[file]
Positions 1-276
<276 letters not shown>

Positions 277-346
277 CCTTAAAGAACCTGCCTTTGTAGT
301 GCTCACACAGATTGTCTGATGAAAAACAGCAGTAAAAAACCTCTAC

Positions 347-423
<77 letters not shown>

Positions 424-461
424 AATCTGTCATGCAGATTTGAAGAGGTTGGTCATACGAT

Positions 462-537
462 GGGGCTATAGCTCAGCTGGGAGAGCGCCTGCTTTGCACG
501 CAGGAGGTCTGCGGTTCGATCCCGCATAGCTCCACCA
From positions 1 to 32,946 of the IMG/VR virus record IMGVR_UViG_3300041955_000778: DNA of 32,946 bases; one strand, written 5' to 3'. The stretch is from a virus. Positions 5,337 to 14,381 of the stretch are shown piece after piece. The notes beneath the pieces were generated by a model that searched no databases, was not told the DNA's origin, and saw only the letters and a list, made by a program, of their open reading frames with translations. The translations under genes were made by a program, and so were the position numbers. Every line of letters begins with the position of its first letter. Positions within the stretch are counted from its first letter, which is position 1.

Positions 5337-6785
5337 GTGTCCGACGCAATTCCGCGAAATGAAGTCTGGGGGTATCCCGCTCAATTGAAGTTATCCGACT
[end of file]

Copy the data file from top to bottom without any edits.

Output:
Positions 1-276
<276 letters not shown>

Positions 277-346
277 CCTTAAAGAACCTGCCTTTGTAGT
301 GCTCACACAGATTGTCTGATGAAAAACAGCAGTAAAAAACCTCTAC

Positions 347-423
<77 letters not shown>

Positions 424-461
424 AATCTGTCATGCAGATTTGAAGAGGTTGGTCATACGAT

Positions 462-537
462 GGGGCTATAGCTCAGCTGGGAGAGCGCCTGCTTTGCACG
501 CAGGAGGTCTGCGGTTCGATCCCGCATAGCTCCACCA
From positions 1 to 32,946 of the IMG/VR virus record IMGVR_UViG_3300041955_000778: DNA of 32,946 bases; one strand, written 5' to 3'. The stretch is from a virus. Positions 5,337 to 14,381 of the stretch are shown piece after piece. The notes beneath the pieces were generated by a model that searched no databases, was not told the DNA's origin, and saw only the letters and a list, made by a program, of their open reading frames with translations. The translations under genes were made by a program, and so were the position numbers. Every line of letters begins with the position of its first letter. Positions within the stretch are counted from its first letter, which is position 1.

Positions 5337-6785
5337 GTGTCCGACGCAATTCCGCGAAATGAAGTCTGGGGGTATCCCGCTCAATTGAAGTTATCCGACT